6. Fruit Prices
If your first trip to Tokyo involves a whole lot of high-class convenience store dining, you might find yourself craving some fruit after a couple of days as kobini don’t typically have much to offer. The basement floor of many department stores include somewhat high-end supermarkets, where you can find a famed gem of Weird Japan— super expensive fruit. It’s not uncommon to see beautiful pieces of fruit going for upwards of ¥10,000 or ¥20,000, but these aren’t melons you bring home and toss in a fruit salad. It’s common for these luxury fruits to be given as gifts during business transactions, weddings or hospital visits. If those are a bit out of your price range, check out the fruit stand just around the left corner of ALTA outside Shinjuku Station’s east exit for ¥100 or ¥200 sticks of delicious fresh fruit!
7. Food Portions
Here’s some culture shock that works both ways: when Japanese people visit other countries, they’re often shocked by how huge the drink and food portions are. When visiting from outside Japan, you might be surprised by how small your lunch is. After a long day wandering the city, don’t expect a big glass of water when you sit down for a meal—but feel free to ask for okawari (refill) or try somewhere with a drink bar option—free refills of whatever kind of drinks you want for a minimal fixed price. Most Japanese restaurants don’t have “to go” options for leftovers, and instead serve just enough for one meal’s portion. Of course, everyone’s appetite is different, so if you’ve come hungry, try ordering your rice or noodle dish ohmori (big serving.)
8. Finding Places to Sit
Travel is tiring! Sometimes you just want to find somewhere to rest your feet for a few minutes—but in Japan, Tokyo especially, this is easier said than done. There are very few public benches and places to sit outside, and sitting down on the ground may earn you several side-eye stares. Even train station platforms have only a few seats for weary travelers and commuters. If you really need a break and can’t find a public park, you may have to pay up for a drink in a café or McDonald’s, but you can stay as long as you’d like. Or, if you’re in Tokyo, you can always hop on the Yamanote loop line and be back where you started after one hour!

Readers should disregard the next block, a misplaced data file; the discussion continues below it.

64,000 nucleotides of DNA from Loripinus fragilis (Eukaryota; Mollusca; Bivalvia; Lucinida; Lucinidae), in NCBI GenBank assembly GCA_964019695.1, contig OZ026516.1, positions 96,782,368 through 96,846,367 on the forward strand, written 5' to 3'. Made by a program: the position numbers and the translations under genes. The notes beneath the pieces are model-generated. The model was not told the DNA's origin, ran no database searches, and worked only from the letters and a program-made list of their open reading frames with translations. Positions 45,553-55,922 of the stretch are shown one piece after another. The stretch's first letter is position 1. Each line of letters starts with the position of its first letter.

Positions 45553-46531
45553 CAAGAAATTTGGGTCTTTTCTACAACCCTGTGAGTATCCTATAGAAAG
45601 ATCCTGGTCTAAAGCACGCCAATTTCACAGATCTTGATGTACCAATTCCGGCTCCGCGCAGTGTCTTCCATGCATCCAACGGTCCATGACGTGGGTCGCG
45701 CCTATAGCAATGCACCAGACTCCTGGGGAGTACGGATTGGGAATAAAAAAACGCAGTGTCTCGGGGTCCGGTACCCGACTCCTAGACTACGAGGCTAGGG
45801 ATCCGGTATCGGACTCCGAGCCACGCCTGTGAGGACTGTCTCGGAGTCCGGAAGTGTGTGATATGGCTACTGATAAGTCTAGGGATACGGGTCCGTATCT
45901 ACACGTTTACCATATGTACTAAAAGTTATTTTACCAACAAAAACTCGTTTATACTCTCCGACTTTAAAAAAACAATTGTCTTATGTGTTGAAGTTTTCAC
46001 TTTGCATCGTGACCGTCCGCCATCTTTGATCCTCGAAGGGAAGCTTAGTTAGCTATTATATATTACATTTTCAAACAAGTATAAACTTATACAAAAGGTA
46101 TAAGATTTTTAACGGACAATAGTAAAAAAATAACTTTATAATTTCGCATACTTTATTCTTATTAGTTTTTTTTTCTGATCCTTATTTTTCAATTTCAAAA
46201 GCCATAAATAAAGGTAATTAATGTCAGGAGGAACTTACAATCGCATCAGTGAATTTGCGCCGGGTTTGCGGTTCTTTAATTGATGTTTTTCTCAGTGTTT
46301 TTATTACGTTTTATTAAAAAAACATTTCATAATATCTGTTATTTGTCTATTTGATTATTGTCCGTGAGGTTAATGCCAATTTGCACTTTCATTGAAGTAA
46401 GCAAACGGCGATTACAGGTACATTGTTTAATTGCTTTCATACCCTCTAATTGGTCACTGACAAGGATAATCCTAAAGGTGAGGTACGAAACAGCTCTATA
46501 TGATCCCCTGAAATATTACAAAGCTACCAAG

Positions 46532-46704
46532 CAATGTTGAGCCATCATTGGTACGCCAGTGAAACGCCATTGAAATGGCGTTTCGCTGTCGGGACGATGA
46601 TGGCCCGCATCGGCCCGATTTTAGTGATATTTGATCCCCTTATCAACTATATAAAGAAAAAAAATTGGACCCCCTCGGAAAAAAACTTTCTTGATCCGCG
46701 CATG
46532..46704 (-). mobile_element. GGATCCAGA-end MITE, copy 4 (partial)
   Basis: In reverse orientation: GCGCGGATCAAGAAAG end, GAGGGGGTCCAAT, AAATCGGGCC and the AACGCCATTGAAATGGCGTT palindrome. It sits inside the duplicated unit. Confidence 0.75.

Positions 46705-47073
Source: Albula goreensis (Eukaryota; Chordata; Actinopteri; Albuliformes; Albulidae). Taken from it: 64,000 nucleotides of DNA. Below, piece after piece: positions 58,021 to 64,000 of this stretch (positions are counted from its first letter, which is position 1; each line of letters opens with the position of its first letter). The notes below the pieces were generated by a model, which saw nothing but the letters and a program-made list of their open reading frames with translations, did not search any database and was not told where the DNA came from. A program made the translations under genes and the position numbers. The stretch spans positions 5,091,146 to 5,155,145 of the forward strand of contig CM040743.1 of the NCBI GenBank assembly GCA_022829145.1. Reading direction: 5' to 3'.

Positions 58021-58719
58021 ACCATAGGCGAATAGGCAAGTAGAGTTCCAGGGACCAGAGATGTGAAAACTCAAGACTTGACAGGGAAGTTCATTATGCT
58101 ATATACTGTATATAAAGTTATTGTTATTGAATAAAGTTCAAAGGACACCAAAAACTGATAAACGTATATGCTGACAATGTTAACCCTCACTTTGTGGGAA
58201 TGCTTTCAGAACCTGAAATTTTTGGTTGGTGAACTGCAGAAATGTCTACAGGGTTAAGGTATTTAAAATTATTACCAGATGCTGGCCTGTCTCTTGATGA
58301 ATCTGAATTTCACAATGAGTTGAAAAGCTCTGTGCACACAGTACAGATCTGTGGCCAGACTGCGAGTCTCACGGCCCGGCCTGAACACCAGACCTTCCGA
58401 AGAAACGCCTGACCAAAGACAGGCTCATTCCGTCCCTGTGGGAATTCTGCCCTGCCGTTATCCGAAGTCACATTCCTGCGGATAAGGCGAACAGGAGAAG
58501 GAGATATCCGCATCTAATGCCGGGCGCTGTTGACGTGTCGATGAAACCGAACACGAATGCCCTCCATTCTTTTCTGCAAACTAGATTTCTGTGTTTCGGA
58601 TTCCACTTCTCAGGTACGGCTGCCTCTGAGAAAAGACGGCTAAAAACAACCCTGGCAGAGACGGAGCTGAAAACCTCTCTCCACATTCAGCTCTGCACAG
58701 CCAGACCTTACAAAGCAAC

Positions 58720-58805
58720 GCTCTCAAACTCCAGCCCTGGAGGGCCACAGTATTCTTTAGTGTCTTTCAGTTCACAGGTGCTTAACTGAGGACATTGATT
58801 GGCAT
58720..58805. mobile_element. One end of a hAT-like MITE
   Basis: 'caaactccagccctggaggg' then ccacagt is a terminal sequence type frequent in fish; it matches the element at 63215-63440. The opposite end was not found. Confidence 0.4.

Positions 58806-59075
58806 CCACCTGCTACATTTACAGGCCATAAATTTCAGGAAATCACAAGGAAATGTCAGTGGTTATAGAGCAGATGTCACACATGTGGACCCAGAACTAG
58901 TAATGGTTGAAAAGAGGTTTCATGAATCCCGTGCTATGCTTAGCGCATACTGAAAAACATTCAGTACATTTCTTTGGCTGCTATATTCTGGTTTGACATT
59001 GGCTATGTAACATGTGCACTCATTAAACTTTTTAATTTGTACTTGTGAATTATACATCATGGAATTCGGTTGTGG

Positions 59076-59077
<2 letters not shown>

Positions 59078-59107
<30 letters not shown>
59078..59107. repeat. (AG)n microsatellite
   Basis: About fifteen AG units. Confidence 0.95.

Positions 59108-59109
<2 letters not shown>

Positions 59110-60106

9. Queuing Culture
In a densely packed city such as Tokyo, lining up in an organized way exceeds necessity and has become almost an art form. Lining up for the train, lining up for the escalator, lining up for a restaurant, lining up for an hour to buy specialty popcorn—be ready to do some waiting, and absolutely no cutting in line! If you really hate waiting in lines, they can be reduced or avoided by considering the time of day and day of the week you’re trying to go somewhere or do something. Plan around weekends and rush hour!
10. Lost Items
One of the scariest possible travel mishaps is losing something in a foreign country. But good news! If you lose something in Japan, the odds are pretty good that it will be returned to you. Items such as wallets, umbrellas, and more that get lost on trains can be recovered by talking to station staff, though sometimes you may need to go to the last station on that train line to access their lost and found. If you lose something elsewhere, try finding the nearest koban (police box) and explaining what you lost, where, and when. If you forget something in your hotel room, the hotel staff will almost always be able to get it back to you, even if you’ve already gone home! To begin explaining your situation, try using the phrase: wasuremono wo shimashita (I lost/forgot something) and go from there.